Silence A Social History of One of the Least Understood Elements of Our Lives

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Another "dazzling epic" from the author of Brilliant, exploring an overlooked yet elemental force in our lives — silence — from contemporary Cistercian monks to an extraordinary 19th-century prison.

The author of the "dazzling epic" (Lev Grossman, Time) Brilliant delivers an indelible view of the ways silence affects those who seek it and those who have it imposed upon them. Through her original, intertwined histories of the penitentiary and the monastery, Jane Brox illuminates the many ways silence is far more complex than any absolute; how it has influenced ideas of the self, soul, and society.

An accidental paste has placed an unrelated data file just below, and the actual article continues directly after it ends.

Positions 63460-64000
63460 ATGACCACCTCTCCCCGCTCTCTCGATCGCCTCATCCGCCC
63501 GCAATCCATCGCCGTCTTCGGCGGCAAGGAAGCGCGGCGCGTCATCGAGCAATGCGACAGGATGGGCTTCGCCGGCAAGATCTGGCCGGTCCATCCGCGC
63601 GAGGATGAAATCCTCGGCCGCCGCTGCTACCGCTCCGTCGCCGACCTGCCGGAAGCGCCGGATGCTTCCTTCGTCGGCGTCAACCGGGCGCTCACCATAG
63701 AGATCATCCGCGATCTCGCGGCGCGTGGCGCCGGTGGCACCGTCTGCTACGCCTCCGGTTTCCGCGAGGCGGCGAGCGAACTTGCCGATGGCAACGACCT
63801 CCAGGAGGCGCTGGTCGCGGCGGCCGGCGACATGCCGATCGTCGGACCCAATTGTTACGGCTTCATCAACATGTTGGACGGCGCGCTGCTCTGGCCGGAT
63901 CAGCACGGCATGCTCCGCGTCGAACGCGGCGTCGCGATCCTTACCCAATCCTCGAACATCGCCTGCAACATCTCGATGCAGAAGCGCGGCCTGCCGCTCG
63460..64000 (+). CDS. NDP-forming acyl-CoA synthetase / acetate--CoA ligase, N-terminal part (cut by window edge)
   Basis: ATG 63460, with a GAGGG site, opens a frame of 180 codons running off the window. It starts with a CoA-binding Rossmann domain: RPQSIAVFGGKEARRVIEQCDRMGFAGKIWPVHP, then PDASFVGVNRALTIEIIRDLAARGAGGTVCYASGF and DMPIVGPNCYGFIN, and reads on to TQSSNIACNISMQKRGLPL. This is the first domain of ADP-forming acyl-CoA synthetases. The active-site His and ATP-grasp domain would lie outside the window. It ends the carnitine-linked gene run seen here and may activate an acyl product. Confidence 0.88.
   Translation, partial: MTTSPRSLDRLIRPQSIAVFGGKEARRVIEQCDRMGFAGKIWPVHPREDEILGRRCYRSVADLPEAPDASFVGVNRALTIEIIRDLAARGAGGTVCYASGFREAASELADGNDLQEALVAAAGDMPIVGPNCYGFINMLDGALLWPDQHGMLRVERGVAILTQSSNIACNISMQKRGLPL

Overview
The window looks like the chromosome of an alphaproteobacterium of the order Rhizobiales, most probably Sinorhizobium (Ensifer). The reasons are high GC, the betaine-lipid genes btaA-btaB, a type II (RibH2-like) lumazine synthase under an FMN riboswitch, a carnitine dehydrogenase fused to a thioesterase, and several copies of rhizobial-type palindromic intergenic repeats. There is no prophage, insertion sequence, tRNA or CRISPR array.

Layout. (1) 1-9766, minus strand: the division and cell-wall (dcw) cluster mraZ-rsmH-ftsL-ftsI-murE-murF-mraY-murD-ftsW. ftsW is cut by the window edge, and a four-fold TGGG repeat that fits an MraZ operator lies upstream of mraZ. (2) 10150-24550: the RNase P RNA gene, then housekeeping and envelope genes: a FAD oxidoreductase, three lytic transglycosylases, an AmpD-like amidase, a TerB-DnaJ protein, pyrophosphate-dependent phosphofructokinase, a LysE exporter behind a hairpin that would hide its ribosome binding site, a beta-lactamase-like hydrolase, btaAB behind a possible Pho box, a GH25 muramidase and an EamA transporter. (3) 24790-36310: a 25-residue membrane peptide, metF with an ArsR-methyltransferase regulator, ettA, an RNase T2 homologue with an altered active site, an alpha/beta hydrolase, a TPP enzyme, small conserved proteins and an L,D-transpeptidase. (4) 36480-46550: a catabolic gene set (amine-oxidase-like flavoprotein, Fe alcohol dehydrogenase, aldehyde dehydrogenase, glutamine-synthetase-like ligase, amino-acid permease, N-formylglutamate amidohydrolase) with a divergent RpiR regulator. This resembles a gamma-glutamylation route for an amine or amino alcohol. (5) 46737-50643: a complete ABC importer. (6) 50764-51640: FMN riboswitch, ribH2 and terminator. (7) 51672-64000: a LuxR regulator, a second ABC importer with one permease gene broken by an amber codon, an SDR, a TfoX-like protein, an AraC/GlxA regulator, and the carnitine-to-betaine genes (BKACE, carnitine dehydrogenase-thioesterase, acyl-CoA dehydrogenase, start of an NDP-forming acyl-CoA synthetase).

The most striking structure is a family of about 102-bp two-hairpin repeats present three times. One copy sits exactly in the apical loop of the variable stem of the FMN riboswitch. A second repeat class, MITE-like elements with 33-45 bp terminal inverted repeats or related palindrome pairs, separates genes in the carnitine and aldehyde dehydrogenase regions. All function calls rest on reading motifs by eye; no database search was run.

Brox traces its place as a transformative power in the monastic world from Medieval Europe to the very public life of 20th-century monk Thomas Merton, whose love for silence deepened even as he faced his obligation to speak out against war. This fascinating history of ideas also explores the influence the monastic cell had on one of society's darkest experiments in silence: Eastern State Penitentiary. Conceived of by one of the Founding Fathers and built on the outskirts of Philadelphia, the penitentiary's early promulgators imagined redemption in imposed isolation, but they badly misapprehended silence's dangers.

Finally, Brox's rich exploration of silence's complex and competing meanings leads us to imagine how we might navigate our own relationship with silence today, for the transformation it has always promised, in our own lives.


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